Barney Thomson

2015

Action / Comedy / Crime

14
Rotten Tomatoes Critics - Rotten 59%
Rotten Tomatoes Audience - Spilled 55%
IMDb Rating 6.3 10 3781

Synopsis


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July 18, 2016 at 12:39 AM

Director

Cast

Robert Carlyle as Barney
Emma Thompson as Cemolina
Ray Winstone as Holdall
Ashley Jensen as Detective Inspector June Robertson
720p 1080p
677.03 MB
1280*720
English
NR
25 fps
1hr 36 min
P/S 1 / 10
1.4 GB
1920*1080
English
NR
25 fps
1hr 36 min
P/S 2 / 6

Movie Reviews

Reviewed by quincytheodore 6 / 10

Full with irony, wallowing and bitterness, Barney Thomson is a comedy for an acquired taste

The titular Barney Thomson (Robert Carlyle) is a less than friendly man, he complains about many things and is generally unapproachable. One day he stumbles upon a series of hazardously unfortunate events which lead him into awkward world of crime. This is a very distinct style of comedy, which can be poignantly funny at times, but also riddled with tons of profanity and can be even resentful, thus it probably caters to more adult audience.

Acting is sharply over-the-top as Barney wonders into sillier antics than the last, involving his strange mom as well as detectives hell bent on pursuing a serial killer. It's a harsh unapologetic direction for comedy, a bit similar to Kiss Kiss Bang Bang, certainly not a light watch for casual or younger audience, but for mature demographic the oddities might be a treat.

The cast performs with intense gusto and yelling, which is also one of the movie's quirks. Its accent is very thick, when said in fast pace it can be confusing, so subtitles would be helpful for this case. It can be jarring when the movie tries to pull off a strangely dark tone, borderline uncomfortably so. Furthermore, the actors seem truly invested on delivering all around antagonizing characters, thus there's no real heroes here.

The movie could be vulgar at times, yet its crude and bloody nature might be ironically entertaining.

Reviewed by NateWatchesCoolMovies 8 / 10

The darkest comedy gets, and I love it

Robert Carlyle's directional debut The Legend Of Barney Thomsen is as pitch friggin black as dark comedies get, and is a side splitting royal circus of cheekily depressing, gloriously gory antics that would make the inhabitants of Fargo run for cover. It also has the distinct flavour of Scotland on its side, every character articulating with a soup thick, snark oozing brogue that throws a devilishly funny haze over the already hilarious comic material. Carlyle plays pathetic barber Barney Thomsen, a volatile, feeble little man who's been relegated to the worst chair in the barbershop, and told what an aggravating, listless nonce he is by his colleagues ("you look like a haunted tree" his supervisor intones in dead seriousness). When they threaten to fire him, he accidentally murders his supervisor with a pair of scissors, and kicks offa blood soaked odyssey of such head banging idiocracy that one can only view this as an ultraviolent looney toons cartoon of murder and madness. Barney finds himself in way over his head and tries to excavate himself out of the dodgy situation he got himself into. There's also a serial killer on the loose in Glasgow that likes to mail body parts to the police, including a dick and a full severed human buttocks, in giddily explicit detail. He's pursued by a maniacal police detective played by Ray Winstone, who plays the role like a Christmas ham hooked up to jumper cable powered by methamphetamine. For an actor to out-crazy Robert Carlyle takes a lot of effort, but Winstone is game, pulling the cork of sanity right out for a howlingly funny piece of work. And then there's Emma Thompson. Holeee crap. I've never seen her cut loose like she does here, playing Barney's cantankerous, potty mouthed, shrivelled old walnut of a mother. She's caked in paper mâché looking makeup and gurgles forth the funniest Scottish accenting the film. You'd have to check the credits to know its Thompson having a bit of fun from her usual serious fare as this skanky, deplorable old baboon and loving every minute of it. Thrown in James Cosmo and a priceless Tom Courtney as a cynical Superintendent, and you've got a cast that's game to give their all for director Carlyle, whose already established competence in off kilter comedic acting clearly extends wonderfully behind the camera as well. A blistering powder keg to kick off 2016, and a full on blood soaked barrel of laughs.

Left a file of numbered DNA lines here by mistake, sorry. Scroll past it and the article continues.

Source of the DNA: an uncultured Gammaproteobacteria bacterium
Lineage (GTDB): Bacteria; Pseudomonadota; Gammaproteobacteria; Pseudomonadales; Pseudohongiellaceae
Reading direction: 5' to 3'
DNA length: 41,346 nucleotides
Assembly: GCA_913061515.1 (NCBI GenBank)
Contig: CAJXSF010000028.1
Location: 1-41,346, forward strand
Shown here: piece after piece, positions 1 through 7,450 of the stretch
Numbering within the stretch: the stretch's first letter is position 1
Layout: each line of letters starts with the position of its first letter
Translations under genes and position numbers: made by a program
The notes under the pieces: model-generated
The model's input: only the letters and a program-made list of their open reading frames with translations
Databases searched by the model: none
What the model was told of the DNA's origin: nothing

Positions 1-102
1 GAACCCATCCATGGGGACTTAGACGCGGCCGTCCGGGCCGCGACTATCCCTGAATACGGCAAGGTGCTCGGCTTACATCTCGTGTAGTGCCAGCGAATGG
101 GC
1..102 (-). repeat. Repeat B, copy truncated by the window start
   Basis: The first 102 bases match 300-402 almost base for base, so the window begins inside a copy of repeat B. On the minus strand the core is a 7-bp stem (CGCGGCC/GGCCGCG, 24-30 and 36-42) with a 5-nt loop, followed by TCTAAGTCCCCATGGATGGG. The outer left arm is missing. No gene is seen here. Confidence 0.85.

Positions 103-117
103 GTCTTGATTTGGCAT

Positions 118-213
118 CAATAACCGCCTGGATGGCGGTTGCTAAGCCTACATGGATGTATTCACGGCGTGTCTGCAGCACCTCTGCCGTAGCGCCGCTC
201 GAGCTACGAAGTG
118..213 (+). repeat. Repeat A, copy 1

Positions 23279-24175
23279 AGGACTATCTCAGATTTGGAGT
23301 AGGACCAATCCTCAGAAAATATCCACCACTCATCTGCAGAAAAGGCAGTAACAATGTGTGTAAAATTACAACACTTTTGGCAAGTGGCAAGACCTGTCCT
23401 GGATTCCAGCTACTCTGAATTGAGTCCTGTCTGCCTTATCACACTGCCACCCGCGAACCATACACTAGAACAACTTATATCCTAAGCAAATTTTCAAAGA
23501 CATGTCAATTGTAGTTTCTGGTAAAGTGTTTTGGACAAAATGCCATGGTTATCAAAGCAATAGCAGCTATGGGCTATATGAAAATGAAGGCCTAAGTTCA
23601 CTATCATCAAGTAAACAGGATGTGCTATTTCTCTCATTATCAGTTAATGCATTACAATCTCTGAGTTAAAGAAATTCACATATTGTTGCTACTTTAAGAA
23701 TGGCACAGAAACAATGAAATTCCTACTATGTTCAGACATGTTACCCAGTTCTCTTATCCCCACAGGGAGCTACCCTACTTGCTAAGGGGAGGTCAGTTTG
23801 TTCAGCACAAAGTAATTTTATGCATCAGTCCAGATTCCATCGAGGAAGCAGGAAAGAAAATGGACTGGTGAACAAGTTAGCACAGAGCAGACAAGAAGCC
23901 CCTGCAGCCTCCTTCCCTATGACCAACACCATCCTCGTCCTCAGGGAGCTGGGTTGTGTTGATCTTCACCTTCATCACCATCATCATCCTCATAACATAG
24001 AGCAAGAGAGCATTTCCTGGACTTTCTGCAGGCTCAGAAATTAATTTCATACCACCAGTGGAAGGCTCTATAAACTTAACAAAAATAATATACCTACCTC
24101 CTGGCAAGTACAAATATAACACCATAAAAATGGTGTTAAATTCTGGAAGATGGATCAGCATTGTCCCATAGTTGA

Reviewed by Morag Brown 9 / 10

Beautifully shot funny film set in Glasgow

I watched this in a cinema and there was a lot of laughter coming from the audience. One man even laughed at the first line. The laughing continued throughout.

I would have given the film 10 stars but the story is a bit ridiculous. But, since it is comedy, and IS funny this didn't seem to matter too much. The ending was amusing too.

The film is beautifully shot and the acting is 1st class. My favourite line delivered brilliantly by Emma is "I label everything." And I agree with another reviewer that in the future, this may be considered a cult classic.

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